New book: The Marcel Network: How One French Couple Saved 527 Children from the Holocaust, by Fred Coleman ’60 (Potomac Books)
The author: As a foreign correspondent, Coleman was Newsweek’s bureau chief in Paris for five years and the magazine’s bureau chief in Moscow for eight. He won the Newspaper Guild of New York’s Page 1 Award for the best reporting from abroad for magazines. He also is the author of The Decline and Fall of the Soviet Empire.
The book: Coleman tells the story of a young French Jewish couple — Syrian immigrant Moussa Abadi and Odette Rosenstock — who created a clandestine operation to save Jewish children in Nazi-occupied France. With the help of the bishop of Nice and Protestant pastors, the couple hid Jewish children in the homes of Protestant families and in Catholic schools and convents. In conducting research for the book, Coleman interviewed some of the now grown children that the couple saved, including Julien Engel ’54.
Opening lines: “Julien Engel saw his parents for the last time when he was barely nine years old. They stood on one side of a barbed-wire fence. Julien and his little brother, George, then not yet four, stood on the other. It was September 1942, during the German occupation of France in World War II. Their parents, David and Rosa Engel, had been arrested because they were Jews, and detained at an internment camp in the southwest.”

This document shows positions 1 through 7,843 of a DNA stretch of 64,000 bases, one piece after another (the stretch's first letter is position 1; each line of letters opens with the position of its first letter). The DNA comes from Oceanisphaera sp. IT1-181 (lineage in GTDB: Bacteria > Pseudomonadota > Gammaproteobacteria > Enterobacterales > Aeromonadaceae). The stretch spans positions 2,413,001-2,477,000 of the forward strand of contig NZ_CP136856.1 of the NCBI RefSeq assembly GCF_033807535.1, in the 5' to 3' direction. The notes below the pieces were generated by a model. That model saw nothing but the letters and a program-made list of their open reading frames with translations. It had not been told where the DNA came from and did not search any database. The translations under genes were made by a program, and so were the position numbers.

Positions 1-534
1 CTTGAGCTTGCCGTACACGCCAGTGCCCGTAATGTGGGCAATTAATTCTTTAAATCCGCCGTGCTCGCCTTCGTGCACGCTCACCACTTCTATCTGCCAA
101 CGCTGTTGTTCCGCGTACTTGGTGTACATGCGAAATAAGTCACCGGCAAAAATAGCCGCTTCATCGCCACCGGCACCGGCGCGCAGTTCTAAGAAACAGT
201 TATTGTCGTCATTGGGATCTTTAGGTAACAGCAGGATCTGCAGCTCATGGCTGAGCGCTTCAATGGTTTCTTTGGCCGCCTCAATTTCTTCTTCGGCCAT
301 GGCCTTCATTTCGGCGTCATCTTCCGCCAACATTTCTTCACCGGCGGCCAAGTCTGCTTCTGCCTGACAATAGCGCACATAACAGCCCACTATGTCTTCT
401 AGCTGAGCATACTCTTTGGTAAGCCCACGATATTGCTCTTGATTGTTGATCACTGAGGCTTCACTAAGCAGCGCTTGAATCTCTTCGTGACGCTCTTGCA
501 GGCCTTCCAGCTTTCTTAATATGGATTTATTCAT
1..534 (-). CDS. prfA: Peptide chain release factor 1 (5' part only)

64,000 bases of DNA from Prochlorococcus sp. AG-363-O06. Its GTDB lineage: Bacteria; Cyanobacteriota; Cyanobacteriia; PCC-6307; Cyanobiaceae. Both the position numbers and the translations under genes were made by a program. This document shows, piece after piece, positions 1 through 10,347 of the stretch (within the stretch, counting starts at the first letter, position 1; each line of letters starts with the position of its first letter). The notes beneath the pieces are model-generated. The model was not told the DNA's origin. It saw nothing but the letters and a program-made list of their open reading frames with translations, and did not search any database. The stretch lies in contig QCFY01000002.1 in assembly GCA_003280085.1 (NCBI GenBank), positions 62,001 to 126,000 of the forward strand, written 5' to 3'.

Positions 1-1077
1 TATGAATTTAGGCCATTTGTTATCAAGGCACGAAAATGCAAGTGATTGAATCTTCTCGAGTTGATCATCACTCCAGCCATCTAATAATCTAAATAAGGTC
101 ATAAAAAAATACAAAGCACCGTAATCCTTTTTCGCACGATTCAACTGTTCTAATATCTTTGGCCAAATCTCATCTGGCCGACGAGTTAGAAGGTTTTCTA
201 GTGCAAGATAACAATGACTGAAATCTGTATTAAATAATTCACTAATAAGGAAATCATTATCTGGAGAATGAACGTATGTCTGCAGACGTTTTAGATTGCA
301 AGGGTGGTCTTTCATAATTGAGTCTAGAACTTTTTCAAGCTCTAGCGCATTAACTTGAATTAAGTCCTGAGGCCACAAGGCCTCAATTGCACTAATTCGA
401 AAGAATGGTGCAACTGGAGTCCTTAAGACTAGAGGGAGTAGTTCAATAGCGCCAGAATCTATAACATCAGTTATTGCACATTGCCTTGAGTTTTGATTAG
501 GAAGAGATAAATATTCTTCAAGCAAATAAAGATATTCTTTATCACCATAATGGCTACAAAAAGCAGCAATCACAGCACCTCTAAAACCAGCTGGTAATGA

Review: Coleman “relates an inspiring tale of courage in the face of unspeakable evil. It is a story of determination and persistence, of compassion and sacrifice. It is also the story of a love that flourished in the most horrific context and would last for nearly 60 years,” wrote Bonjour Paris. “It is a story that needed to be told, and Coleman is a skilled raconteur. He gives a balanced account, revealing just how much the Catholic Church, French Christians, and Jews themselves did to save Jewish lives.”